For more information or questions please contact Sarah Wolff, Executive Producer by phone 914-523-0503 or email NBT@NewBrooklynTheater.com *All donations are tax deductible. All contributors will receive your reward and information regarding the tax deductible amount for your tax purposes

    http://www.NewBrooklynTheater.com
    Find us on Facebook: https://www.facebook.com/newbrooklyntheater
    Connect on Twitter: @New_Brooklyn

  • New Brooklyn Theater is a 501(c) 3 theater company which is on a mission to purchase and restore the historic theater at 1215 Fulton Street in Bedford-Stuyvesant, NY. New Brooklyn Theater plans to restore the building and turn it into a performing arts center with three stages that will develop the work of Brooklyn artists for Brooklyn audiences.

    Our Kickstarter campaign is set at $200,000 which is the total needed for a down payment on the building. The space is an architecturally impressive and historically significant building that needs to be saved before the city of the New York forecloses and it is auctioned off to developers that will tear it down.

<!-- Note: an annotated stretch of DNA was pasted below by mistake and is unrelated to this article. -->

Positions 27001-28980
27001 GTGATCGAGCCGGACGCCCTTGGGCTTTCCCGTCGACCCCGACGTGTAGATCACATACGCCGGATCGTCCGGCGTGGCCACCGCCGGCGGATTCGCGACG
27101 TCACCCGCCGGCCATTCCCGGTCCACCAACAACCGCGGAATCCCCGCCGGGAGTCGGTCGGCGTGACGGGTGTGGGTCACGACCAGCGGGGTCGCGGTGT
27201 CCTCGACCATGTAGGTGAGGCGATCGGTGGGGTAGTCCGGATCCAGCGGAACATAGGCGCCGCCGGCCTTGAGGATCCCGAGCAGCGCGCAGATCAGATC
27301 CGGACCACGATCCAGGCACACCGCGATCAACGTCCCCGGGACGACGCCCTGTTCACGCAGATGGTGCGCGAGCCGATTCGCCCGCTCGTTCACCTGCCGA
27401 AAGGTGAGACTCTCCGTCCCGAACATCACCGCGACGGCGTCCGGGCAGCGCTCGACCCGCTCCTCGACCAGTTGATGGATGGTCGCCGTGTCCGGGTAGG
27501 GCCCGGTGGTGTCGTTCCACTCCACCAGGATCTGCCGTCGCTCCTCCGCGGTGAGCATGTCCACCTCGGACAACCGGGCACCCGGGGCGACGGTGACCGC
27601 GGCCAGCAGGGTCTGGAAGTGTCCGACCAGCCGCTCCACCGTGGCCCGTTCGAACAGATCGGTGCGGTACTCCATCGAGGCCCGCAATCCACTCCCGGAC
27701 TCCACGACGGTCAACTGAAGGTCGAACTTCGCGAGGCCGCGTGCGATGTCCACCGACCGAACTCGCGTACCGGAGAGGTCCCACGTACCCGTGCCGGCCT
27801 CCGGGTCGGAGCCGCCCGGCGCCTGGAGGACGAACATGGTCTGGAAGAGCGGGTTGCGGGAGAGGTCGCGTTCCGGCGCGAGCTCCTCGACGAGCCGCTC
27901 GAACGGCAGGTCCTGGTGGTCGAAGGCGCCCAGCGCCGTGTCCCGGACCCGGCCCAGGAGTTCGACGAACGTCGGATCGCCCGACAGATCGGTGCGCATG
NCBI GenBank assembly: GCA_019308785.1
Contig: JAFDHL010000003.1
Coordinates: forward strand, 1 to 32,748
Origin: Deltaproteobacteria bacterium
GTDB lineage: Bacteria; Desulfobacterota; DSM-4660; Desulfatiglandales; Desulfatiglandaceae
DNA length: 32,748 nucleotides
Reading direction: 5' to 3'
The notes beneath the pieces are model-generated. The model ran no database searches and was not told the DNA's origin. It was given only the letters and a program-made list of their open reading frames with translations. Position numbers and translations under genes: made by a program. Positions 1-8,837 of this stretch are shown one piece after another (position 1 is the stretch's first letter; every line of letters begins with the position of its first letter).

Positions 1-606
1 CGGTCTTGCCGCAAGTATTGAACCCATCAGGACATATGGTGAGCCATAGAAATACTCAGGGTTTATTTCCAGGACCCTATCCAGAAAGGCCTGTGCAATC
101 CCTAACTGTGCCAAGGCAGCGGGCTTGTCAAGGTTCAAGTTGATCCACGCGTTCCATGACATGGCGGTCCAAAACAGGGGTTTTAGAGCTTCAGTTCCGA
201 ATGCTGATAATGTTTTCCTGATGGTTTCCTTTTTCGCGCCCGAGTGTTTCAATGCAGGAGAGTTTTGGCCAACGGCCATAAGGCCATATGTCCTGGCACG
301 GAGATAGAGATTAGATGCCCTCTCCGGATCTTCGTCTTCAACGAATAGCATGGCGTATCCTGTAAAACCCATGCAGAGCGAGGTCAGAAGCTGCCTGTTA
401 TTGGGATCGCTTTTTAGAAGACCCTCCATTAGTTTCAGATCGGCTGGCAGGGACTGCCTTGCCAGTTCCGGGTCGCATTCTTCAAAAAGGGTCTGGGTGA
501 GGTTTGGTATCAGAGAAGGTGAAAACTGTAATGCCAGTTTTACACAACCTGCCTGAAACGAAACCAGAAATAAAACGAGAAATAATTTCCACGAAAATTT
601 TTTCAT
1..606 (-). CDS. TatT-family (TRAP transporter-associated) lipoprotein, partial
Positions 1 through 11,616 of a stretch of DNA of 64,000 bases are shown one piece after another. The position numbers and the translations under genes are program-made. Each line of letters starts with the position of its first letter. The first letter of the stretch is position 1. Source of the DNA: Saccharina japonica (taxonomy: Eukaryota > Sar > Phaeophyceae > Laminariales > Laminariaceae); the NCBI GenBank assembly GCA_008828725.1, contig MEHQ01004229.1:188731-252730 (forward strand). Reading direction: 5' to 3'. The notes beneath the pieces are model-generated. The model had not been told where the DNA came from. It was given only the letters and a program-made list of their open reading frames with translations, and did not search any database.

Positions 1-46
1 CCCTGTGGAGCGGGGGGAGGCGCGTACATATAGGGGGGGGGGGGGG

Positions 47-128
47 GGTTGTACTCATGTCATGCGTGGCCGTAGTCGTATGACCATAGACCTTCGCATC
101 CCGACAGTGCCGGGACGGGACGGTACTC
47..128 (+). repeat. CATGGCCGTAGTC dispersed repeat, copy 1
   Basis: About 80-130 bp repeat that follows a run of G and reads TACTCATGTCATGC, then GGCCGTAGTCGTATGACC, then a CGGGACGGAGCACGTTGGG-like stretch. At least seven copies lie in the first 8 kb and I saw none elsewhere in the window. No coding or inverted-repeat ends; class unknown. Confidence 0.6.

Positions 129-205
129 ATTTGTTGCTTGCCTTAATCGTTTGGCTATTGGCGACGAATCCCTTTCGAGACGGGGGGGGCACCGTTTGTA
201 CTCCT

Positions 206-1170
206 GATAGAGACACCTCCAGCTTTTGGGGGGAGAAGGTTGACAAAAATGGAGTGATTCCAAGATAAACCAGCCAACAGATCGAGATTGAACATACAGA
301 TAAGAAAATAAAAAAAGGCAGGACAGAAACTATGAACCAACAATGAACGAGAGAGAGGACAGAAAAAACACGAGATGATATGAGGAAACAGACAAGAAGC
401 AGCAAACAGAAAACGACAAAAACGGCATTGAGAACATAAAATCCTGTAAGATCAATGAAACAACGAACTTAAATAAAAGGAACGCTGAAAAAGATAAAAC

We estimate that the complete restoration and rehabilitation of the Slave as a multi-purpose performing arts center will cost between $3.5 and $5 million.

    We are deliberately foregoing other more traditional development formulas that would require unnecessary and costly plans. Instead we turn to you to help spark Brooklyn interest in the restoration of this landmark space.

    “We are raising the $200,000 down payment in this way because we are willing to put our vision up to a vote of public opinion,” says Artistic Director Solari. “When the Kickstarter campaign ends, if we are successful, we will approach our many potential corporate funders and development partners with something quite valuable, a mandate.”

    For more information or questions please contact Sarah Wolff, Executive Producer by phone 914-523-0503 or email NBT@NewBrooklynTheater.com *All donations are tax deductible. All contributors will receive your reward and information regarding the tax deductible amount for your tax purposes

    http://www.NewBrooklynTheater.com
    Find us on Facebook: https://www.facebook.com/newbrooklyntheater
    Connect on Twitter: @New_Brooklyn